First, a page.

Family Guy is no stranger to controversy, and here are 10 boundary-pushing episodes that ended up causing more than a few controversies for Fox.
Family Guy’s dark humor is one of the things it does better than South Park, but, sometimes, the show doesn’t know where the line is, making references to everything from Celebrity tragedy to historical travesties.
Though finding comedy in anything may be a positive outlook to have on life, the writers of the show may not know that what they find humorous other people might find offensive. Or maybe they do know that, and they are actually trying to offend people, which could be just as likely.
JFK PEZ Dispenser
This is one of the few jokes which even Seth Macfarlane, the creator himself, admitted went too far. The joke comes from an unknown character that we’ve never seen before. In “A Hero Next Door,” a child’s John F. Kennedy PEZ dispenser gets blown up when it’s accidentally shot at.
The child isn’t too upset, as he pulls another dispenser out of his pocket, this time in the form of Bobby Kennedy. The two men were assassinated in 1963 and 1968, respectively, and it’s a reference that Macfarlane regrets.
Prom Night Dumpster Baby
Based on the story of Melissa Drexler, who reportedly gave birth during prom and threw the baby in a dumpster, only to return to the venue to dance the night away. In “Prom Night Dumpster Baby,” Family Guy does what it does best, by turning the tragic into pure unapologetic humor, as the baby comes to life and sings with a backing band of many other unfortunate dumpster babies.
AIDS Barbershop Quartet
There are a lot of terrible things that Peter has done, but “The Cleveland-Loretta Quagmire” features one of the worst thoughts Peter has ever had.
In this episode, Doctor Hartman is in the hospital and must tell a patient that he has AIDS. Only, he can’t do it, so he lets a barbershop fronted by Peter tell him, instead. The song that they sing, the aptly titled “You Have AIDS,” happens to be one of the catchiest musical numbers in a show that is filled with them.
One month before the terrorist attack at the Boston Marathon, “Turban Cowboy” aired, and it featured a ton of parallels to the tragic event. The episode follows Peter as he joins a group of Islamic Terrorists that plot to destroy the Quohog Bridge.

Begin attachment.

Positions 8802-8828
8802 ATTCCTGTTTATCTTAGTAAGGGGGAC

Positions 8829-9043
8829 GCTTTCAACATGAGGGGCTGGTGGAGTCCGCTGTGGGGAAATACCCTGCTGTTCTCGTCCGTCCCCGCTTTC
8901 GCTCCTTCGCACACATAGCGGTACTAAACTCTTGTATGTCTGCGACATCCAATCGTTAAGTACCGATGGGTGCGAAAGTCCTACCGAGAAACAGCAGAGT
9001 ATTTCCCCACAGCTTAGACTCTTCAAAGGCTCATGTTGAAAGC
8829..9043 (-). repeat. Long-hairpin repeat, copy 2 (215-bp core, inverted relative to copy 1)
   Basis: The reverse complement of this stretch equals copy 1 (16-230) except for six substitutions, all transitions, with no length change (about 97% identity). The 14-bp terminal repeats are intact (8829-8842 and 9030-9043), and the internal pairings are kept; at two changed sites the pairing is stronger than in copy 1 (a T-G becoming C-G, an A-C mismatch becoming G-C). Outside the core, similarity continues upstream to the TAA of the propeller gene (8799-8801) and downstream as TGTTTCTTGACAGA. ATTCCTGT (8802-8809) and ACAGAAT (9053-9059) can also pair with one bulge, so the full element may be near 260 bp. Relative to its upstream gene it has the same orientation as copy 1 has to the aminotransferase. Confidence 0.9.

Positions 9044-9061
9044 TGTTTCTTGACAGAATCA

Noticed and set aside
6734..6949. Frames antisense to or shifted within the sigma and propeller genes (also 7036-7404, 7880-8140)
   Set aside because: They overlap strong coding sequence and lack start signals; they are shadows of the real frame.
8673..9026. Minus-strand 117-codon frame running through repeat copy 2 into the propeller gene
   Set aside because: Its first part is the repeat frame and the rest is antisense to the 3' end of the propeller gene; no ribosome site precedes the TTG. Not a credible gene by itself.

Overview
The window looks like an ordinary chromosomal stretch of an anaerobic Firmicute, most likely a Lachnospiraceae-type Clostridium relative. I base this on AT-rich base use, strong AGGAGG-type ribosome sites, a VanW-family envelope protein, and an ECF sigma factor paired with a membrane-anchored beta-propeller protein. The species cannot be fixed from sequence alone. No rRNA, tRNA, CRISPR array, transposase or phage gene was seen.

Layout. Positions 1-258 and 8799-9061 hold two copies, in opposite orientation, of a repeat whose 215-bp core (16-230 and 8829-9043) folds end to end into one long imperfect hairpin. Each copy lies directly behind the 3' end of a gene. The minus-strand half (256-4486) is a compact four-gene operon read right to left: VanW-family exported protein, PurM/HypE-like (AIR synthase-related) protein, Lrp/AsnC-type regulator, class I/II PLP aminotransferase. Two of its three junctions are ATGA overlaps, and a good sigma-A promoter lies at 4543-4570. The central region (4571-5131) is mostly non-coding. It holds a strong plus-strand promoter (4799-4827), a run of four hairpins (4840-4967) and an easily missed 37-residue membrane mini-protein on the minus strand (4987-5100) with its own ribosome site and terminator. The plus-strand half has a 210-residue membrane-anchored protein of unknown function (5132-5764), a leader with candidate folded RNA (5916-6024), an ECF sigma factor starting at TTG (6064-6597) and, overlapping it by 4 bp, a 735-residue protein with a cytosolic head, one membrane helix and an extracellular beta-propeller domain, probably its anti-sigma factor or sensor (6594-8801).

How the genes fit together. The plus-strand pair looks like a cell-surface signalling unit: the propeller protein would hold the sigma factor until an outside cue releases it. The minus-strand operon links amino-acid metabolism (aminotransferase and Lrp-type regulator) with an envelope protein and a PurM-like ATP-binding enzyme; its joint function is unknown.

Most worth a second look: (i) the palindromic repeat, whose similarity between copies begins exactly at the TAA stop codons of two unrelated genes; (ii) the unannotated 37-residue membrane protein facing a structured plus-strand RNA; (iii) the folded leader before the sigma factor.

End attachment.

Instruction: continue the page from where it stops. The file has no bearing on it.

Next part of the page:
Not only are there parallels to the bombing, but it also comes off as ignorantly racist. It’s one of the darkest episodes of Family Guy, and the episode was pulled from being broadcast not long after the event.
Herbert The Pervert
Being one of the funniest yet most bizarre characters in the Family Guy pantheon, Herbert has a paedophilic infatuation with Chris. Even the quiet murmur of the character’s voice is enough to send shivers down viewers’ spines.
The character is clearly very controversial, but it arguably went too far in “German Guy,” when he literally fights for Chris’ love against a Nazi, who was once Herbert’s captor when he was in the Air Force.
Anne Frank’s Family Hideout
Family Guy’s dark tone is one of the ways it has changed since season one, but, in “If I’m Dyin’, I’m Lyin,” it went so far that Fox has done everything they can to keep the clip from ever surfacing online, though it hasn’t stopped people from trying.
In the cutaway, Peter inadvertently gets Anne Frank and her family caught by the Gestapo, as he’s in the attic with them eating potato chips loudly.
Michael J. Fox
Family Guy may have had a lot of great guest stars, but one of them is not Michael J. Fox. In “Tiegs For Two.” Fox is a sufferer of Parkinson’s Disease, and its main symptom is uncontrollable shaking. Not only that, but the Back to the Future star is a massive advocate and is constantly raising funds for the disease, which makes Peter’s joke all the more tongue in cheek. Peter’s white shirt gets stained by red wine that Fox spilled on him due to his uncontrollable shaking.
Partial Terms Of Endearment
Possibly the most debated subject in recent history was the source of many jokes in “Partial Terms of Endearment,” which was another episode that was tipped “too hot for TV,” and was instead given a DVD-release.
The banned episode follows Lois, who has become a surrogate mother and has to decide whether she wants to keep the baby or have an abortion after the to-be-parents are killed in a car crash. The episode doesn’t pull any punches, but it is actually logical and isn’t as offensive as it definitely could have been.
“I Need A Jew”
In “When You Wish Upon A Weinstein,” Peter frustrates himself as he struggles with his knowledge of accounting and general financial know-how. It’s at this moment when Peter wishes up the most anti-Semitic thought possible. The ignorantly offensive character breaks in to song with another offensive number, “I Need A Jew.” Because of this song, the episode was pulled by Fox for two whole years.
Handicap Only Establishment
Joe is one of the best recurring characters, and he has a prominent role in “No Meals On Wheels,” in which Peter opens his own restaurant. The restaurant ends up becoming massively successful, but Peter still isn’t happy. The spot becomes the local for Joe and all of his wheelchair-bound buddies, which is when Peter declares that he doesn’t want the restaurant to be a “handicapped-only establishment.”